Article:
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Posted on May 9, 2006 in Front Page Features, War College

The War in the East – Part One

By Wild Bill Wilder

War Clouds and the Rising Sun

By the end of World War One, Japan was seen emerging from a dark medieval past into a growing industrial might. Of all the countries of the Far East, Japan was fast becoming a candidate in the arena of world powers. The plan among its leaders was the establishment of a “Greater Asian Co-Prosperity Sphere.” This would a conglomerate of Asian nations that would be self sufficient in the world economy with no need of western participation.

Japan’s planning for this war had been done, not impetuously, but carefully, over many years. Of all the nations of the east, Japan was the most ambitious and progressive. By the end of the 19th century, she had developed a strong military arm, with well-disciplined troops and up to date equipment. At that time, she too began assimilating other land areas. This would include the Ryukyu (including Okinawa), the Bonin (including Iwo Jima), and the Kurile Islands.

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Using her growing naval and military strength, Japan also began to seek further expansion at the expense of her neighbors. After a short conflict with China in 1894-95, Japan annexed Formosa and the Pescadores to the south. A victory over Russia in 1904 enabled the takeover of Korea. By this time, the entire world began to recognize Japan as a world power in the Far East.

Japan took the side of the Allies in World War One, using her participation as a springboard to annex German territories in the Pacific. These included the Marianas (Saipan, Tinian, and Guam), Caroline and Marshall Island groups. This would later be confirmed with a League of Nations mandate.

After the war, the United States became apprehensive about the situation in the Pacific. The US was more concerned about Britain than Japan. Many American naval officers believed that Great Britain’s historic dominance of the oceans should be challenged as a matter of course. Others, however, saw an inherent danger in Japan’s growing navy.

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Japanese Battleship Nagao, completed in 1920

It seemed at the time that this fear needed to be addressed on a world level. To exercise some sort of control over the situation, an international conference in 1921 set certain guidelines for future development of naval arms. The United States, Great Britain, France, Italy, and Japan signed a Five-Power Treaty in February 1922. It sought to avoid a naval armaments race by imposing limits of capital ships.

A 5-5-3 formula was adapted between the three greatest naval powers of the world. This meant that for every five tons of capital ship constructed by England and the United States, Japan would have the right to construct three tons. Further, no new capital ships would be built by any of these countries for the next ten years. Such an agreement caused the scrapping two million tons of battleships, or some sixty-six vessels.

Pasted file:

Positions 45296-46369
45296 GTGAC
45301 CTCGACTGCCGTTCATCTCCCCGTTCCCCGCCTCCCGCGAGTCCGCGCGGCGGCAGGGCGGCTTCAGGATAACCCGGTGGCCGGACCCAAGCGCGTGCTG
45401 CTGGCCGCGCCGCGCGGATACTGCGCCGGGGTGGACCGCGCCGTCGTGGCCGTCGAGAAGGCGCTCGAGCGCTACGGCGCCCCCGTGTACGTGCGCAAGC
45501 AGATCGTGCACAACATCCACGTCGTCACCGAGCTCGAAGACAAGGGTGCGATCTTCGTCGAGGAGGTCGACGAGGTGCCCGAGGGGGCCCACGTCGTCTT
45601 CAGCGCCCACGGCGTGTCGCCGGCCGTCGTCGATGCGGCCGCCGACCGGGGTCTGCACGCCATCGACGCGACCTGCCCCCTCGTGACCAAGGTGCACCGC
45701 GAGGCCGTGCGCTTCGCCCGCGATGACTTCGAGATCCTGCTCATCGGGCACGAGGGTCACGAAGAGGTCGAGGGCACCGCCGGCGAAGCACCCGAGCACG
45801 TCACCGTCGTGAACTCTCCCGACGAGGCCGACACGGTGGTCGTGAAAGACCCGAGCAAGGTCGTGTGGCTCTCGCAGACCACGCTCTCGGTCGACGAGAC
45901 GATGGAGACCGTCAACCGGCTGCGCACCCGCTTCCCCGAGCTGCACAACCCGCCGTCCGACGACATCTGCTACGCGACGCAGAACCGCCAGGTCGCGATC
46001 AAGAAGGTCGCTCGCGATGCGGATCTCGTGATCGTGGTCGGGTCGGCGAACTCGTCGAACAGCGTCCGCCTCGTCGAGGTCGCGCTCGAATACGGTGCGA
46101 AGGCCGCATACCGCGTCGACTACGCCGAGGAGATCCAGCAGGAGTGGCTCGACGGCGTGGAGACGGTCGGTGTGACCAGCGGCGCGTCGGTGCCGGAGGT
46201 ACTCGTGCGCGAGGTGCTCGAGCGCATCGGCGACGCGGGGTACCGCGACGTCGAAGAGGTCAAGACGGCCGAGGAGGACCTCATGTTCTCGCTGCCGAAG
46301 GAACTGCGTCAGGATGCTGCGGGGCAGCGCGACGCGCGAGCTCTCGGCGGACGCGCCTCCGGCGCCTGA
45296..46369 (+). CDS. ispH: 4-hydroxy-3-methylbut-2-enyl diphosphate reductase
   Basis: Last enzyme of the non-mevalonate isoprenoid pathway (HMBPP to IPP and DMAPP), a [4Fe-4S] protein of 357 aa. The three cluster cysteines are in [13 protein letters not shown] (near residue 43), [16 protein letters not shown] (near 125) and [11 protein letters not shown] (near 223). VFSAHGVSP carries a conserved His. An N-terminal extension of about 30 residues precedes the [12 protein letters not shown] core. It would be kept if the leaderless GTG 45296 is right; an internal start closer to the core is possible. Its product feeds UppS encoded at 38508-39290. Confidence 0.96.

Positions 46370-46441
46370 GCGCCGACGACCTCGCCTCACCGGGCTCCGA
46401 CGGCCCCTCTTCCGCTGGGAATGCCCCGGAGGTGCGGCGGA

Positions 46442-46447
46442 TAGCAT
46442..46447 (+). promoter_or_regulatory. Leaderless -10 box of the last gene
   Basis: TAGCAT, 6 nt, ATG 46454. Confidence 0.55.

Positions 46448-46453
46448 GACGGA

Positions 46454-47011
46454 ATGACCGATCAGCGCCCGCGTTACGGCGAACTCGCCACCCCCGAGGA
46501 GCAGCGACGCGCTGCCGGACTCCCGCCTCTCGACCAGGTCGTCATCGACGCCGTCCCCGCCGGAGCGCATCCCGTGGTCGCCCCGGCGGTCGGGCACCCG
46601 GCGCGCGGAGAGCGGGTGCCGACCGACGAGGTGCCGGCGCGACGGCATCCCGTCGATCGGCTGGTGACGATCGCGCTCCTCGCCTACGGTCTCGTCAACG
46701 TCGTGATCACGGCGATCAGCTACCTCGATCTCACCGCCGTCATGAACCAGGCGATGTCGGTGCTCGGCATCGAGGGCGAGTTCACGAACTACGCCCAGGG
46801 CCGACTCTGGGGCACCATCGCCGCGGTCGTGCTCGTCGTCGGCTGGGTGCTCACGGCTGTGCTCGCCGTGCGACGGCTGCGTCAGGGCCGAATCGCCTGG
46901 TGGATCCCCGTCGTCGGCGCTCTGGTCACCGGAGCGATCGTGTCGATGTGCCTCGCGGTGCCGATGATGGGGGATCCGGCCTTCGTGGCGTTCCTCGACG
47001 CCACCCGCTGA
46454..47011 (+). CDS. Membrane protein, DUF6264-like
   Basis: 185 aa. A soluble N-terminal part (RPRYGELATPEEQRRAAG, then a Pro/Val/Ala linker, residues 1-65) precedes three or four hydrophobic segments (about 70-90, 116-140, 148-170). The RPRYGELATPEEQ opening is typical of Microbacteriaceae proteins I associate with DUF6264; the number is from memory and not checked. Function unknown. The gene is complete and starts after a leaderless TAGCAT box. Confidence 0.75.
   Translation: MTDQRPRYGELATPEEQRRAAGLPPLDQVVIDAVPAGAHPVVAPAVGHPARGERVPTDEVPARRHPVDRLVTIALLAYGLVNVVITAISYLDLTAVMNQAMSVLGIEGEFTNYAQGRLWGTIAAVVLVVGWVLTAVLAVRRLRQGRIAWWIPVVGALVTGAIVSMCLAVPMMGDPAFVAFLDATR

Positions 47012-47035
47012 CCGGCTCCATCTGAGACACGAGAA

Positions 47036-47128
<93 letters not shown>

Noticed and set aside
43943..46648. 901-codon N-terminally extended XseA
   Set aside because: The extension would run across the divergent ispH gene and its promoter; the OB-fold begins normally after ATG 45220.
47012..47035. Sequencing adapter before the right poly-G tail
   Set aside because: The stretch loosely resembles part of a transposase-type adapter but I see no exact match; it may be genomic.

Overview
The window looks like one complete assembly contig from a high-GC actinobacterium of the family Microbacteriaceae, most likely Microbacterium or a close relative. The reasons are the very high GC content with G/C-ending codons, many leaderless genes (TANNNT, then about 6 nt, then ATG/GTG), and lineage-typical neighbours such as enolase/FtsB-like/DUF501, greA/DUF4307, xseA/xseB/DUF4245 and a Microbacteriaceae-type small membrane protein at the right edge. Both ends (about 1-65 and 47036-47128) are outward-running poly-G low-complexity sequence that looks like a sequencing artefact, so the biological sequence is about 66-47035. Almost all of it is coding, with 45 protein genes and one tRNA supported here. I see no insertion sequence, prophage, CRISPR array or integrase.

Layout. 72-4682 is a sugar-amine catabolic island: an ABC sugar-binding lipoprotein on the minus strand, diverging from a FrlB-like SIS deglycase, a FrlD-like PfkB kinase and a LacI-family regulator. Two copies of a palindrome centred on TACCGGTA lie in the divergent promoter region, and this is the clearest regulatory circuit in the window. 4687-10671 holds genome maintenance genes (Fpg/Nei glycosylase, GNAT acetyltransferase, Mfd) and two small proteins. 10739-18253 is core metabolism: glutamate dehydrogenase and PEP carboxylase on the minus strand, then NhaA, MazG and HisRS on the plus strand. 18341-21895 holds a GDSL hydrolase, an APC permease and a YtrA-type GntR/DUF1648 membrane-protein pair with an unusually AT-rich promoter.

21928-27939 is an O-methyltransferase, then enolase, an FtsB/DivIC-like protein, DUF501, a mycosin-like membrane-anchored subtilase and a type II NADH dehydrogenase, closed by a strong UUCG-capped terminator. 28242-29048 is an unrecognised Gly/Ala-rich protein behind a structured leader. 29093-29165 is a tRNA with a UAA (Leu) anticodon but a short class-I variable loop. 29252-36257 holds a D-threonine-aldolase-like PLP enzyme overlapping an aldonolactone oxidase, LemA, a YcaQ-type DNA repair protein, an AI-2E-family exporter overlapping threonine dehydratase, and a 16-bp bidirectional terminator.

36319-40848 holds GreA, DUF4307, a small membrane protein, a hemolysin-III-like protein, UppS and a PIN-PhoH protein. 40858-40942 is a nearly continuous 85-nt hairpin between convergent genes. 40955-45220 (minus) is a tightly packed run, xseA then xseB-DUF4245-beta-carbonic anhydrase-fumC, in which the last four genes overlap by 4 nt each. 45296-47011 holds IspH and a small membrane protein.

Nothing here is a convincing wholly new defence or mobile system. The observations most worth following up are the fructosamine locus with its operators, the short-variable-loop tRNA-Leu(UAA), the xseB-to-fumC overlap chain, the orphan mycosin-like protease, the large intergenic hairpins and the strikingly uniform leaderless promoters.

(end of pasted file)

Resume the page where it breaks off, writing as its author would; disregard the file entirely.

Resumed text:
It must be remembered at this point that "capital ships" referred primarily to battleships or battlecruisers. Aircraft carriers were considered largely experimental and thought to be of little significance in naval warfare (How that would change!). To avoid a total loss of some shipping, the treaty allowed the US and Japan the right to convert two ships each, originally designed as battle cruisers, to aircraft carriers. Air power at this time was also being minimized, although the experimental bombing and sinking of German battleships by General Billy Mitchell began to change that concept.

Japan seemed to be on the losing end of the treaty, but certain concessions were made in her favor. One, for example, was the prohibition of any sort of strong fortifications or large naval bases in the western Pacific, between Pearl Harbor to the East and Singapore to the west.

Japan, however, was given permission for limited defensive construction. With no one to really to take an interest in what was happening on those small and largely unknown Pacific islands, the builders had a free hand to lay the foundation for defenses that would later claim the lives of thousands of young Americans.

Later, by playing with the terms of the agreement, Japan secretly increased the size of her carrier fleet. Smaller carriers were constructed that would not conflict with the terms of the treaty. Further, secret fortifications, airfields, and extensive communication facilities were built by Japan on various key islands. The lack of interest or concern by the US or Britain during the 1930s allowed this to happen.

By 1931, Japan was reaching a crisis. The group of islands that form the Empire of Japan do not contain the natural resources for industrial development. Japan’s population was growing at over a million a year. Agriculture alone could not sustain its economy. The severe economic depression in the United States had affected the entire world, and one of Japan’s few exports, silk, had no market. Strapped due to a lack of raw materials, Japan saw the only way out as expansionism. It would mean taking by force, if necessary, the land areas that would provide the materials needed to sustain the people and the country.

Of course, to accomplish this goal, Britain, France and other European countries would be forced to relinquish their hold on countries that they considered to be an integral part of their economy. A massive amount of wealth in oil, rubber, steel and other vital production goods were available in the islands of the Dutch East Indies, French Indochina, Malaya and Burma. The United States presence in the Pacific, including the major US bastion in the Philippines, as well as Wake and Guam Islands, would also have to be eliminated.

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